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Blade Runner (1982) Movie Review

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Some believe that art should suffer and the expression can hardly be more fitting than with the movie Blade Runner from 1982. Despite a production lined with quarrels, worries and tasteless authority from director Ridley Scott, the dystopian future world and cover story has high regard among film history masterpiece.

In a future Los Angeles, people live in a dirty and dark world. Replicants, that is, human-like robots, are made to work in space on colonized planets. When these androids misbehave and ignore their purpose by returning to Earth, “Blade Runners” are hired to hunt and kill them.

Rick Deckard, played by Harrison Ford, is just one. He is ordered to eliminate four replicants, played by, among others, Rutger Hauer and Daryl Hannah, who have hijacked a spaceship and murdered its crew to return to Earth.

Here begins our film-noir-diver who, with a quiet tempo and a confident dark tone, guides us forward. Rick Deckard’s police work is done methodically. He is numb, just like the world he lives in. The plot is complicated when he encounters Rachael, a unique replicant, played by Sean Young, who does not know what she is herself.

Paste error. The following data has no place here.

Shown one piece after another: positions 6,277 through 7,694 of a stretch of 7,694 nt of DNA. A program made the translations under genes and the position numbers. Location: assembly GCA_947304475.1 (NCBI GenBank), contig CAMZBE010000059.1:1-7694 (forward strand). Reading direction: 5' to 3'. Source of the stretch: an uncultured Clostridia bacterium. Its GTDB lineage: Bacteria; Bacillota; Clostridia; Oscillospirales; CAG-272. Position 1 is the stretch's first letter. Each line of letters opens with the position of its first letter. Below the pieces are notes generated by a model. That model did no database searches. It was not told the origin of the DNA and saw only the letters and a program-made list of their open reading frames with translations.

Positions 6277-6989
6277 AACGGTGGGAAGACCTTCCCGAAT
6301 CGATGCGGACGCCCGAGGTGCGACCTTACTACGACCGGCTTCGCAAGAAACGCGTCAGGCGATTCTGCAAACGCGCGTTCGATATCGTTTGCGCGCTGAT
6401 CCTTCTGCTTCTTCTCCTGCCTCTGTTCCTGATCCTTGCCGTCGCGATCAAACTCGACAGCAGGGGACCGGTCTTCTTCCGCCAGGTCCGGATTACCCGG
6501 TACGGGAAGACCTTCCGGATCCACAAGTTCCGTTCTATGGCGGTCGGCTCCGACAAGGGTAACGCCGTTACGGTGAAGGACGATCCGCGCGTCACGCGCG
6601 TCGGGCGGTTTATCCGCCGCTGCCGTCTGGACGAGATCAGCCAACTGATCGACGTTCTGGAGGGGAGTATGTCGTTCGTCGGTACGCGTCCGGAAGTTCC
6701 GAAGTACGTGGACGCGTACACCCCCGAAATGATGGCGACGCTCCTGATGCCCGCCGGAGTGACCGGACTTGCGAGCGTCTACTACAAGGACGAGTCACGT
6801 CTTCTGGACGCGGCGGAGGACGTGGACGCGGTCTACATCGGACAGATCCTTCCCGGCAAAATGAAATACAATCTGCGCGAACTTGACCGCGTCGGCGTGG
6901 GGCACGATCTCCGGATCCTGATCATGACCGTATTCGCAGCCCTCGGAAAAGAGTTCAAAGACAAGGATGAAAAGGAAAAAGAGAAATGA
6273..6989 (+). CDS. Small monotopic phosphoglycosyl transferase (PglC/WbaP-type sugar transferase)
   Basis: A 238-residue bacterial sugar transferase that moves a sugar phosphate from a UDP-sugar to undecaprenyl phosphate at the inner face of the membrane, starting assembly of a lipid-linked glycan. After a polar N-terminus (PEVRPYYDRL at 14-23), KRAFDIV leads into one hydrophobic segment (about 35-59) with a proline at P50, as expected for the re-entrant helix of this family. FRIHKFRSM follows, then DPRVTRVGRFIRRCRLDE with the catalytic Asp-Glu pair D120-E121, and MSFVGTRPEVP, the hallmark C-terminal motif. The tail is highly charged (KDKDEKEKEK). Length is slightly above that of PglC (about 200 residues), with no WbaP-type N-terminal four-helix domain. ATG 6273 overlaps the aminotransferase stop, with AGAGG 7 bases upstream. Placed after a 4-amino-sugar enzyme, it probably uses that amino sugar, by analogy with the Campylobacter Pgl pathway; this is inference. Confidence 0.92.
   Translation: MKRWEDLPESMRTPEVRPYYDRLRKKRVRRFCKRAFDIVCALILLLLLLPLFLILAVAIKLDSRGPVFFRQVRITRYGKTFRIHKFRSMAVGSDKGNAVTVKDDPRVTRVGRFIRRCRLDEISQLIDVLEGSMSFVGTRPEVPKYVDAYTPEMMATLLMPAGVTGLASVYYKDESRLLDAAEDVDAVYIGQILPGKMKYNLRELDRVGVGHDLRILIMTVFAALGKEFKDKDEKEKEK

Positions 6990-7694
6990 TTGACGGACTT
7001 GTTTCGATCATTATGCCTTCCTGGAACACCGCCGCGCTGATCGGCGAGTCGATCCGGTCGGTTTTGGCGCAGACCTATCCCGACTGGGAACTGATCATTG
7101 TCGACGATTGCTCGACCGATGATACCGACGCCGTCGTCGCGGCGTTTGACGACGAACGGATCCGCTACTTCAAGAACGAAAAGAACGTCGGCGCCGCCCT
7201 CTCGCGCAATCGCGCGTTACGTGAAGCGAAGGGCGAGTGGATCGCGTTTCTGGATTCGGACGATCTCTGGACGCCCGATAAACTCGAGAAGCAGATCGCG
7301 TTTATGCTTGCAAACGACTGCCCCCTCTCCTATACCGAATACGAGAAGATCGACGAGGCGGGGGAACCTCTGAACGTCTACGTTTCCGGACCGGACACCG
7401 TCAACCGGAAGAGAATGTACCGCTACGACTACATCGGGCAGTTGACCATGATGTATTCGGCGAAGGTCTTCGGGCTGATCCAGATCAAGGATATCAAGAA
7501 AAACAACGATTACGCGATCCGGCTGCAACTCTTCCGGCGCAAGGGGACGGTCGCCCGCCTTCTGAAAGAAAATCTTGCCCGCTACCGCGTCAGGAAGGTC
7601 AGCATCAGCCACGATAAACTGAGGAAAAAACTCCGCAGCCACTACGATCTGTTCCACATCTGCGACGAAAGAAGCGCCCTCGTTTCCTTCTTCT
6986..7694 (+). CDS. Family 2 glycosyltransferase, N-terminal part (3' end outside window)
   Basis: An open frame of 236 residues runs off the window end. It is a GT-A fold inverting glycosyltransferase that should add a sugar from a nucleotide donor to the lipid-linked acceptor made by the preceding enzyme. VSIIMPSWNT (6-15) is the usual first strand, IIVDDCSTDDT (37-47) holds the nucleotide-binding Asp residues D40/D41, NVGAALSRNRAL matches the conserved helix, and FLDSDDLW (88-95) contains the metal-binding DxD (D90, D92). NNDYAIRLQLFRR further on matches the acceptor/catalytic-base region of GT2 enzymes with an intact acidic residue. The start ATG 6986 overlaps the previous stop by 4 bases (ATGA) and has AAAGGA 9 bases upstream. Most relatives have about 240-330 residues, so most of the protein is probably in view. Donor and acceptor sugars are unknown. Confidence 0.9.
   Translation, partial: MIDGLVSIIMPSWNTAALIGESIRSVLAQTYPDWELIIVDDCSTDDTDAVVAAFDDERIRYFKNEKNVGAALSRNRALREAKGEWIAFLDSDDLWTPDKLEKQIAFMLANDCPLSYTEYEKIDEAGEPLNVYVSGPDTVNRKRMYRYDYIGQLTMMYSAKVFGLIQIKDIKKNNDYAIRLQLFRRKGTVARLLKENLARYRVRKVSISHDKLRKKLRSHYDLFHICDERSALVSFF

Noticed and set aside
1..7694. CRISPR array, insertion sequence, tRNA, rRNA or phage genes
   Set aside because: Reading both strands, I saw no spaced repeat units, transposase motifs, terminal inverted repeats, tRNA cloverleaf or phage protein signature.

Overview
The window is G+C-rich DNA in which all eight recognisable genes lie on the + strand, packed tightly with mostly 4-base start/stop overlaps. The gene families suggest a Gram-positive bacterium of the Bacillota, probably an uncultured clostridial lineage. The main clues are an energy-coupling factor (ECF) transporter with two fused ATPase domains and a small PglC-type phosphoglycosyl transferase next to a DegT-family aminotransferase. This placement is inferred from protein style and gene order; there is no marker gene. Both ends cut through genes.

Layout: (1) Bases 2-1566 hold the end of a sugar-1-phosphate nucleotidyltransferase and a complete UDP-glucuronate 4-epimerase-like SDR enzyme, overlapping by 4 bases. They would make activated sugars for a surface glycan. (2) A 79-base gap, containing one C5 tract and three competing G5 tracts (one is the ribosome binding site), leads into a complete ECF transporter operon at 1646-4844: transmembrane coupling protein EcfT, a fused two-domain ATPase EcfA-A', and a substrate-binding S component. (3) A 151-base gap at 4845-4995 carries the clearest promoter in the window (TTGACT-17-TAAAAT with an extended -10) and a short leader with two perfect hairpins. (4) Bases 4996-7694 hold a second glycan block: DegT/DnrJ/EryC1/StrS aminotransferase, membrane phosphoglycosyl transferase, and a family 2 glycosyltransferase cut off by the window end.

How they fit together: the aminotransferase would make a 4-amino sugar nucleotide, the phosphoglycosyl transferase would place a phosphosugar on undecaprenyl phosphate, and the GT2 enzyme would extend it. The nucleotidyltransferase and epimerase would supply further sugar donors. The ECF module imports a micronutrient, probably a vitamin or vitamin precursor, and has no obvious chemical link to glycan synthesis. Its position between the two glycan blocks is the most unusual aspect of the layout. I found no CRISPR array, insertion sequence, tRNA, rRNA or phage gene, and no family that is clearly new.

But what makes “Blade Runner” so incredibly good?

Everywhere around Deckard is the fantastic future world that will be Los Angeles in 2019. This perhaps makes it even more interesting as we have already passed 2019, but when the movie was made, it felt like a long time in the future. The scenery and props in Blade Runner are as inventive as it is sometimes clumsy. And it works. In a dark future where living plants and real animals are so rare that they are replaced with fake ones, we also buy other tokens.

The photo is dark, flashing, and magical. Smoke, fog, sweat, and water. No element is forgotten in Blade Runner, but everyone plays their part in the big raw puzzle. Add to that the Greek composer Vangeli’s electronic and mesmerizing music, and one of the most beautiful worlds of film history is created.

The plot is actually quite simple and reminds more of crime movies than science fiction. On that basis, director Ridley Scott then shifts the focus away from the main conflict and asks deeper questions about existence, humanity, and survival instincts. What does it mean to be human and what is really human?

In our modern cinematic landscape where actors feel the need to explain actions in order not to miss any bio-income from an unintelligent individual, Blade Runner is and still is a fresh and unique example of what film should be. Philosophy, learning, provocative, and creative. Ridley Scott’s masterpiece will still be talked about for at least 50 years to come

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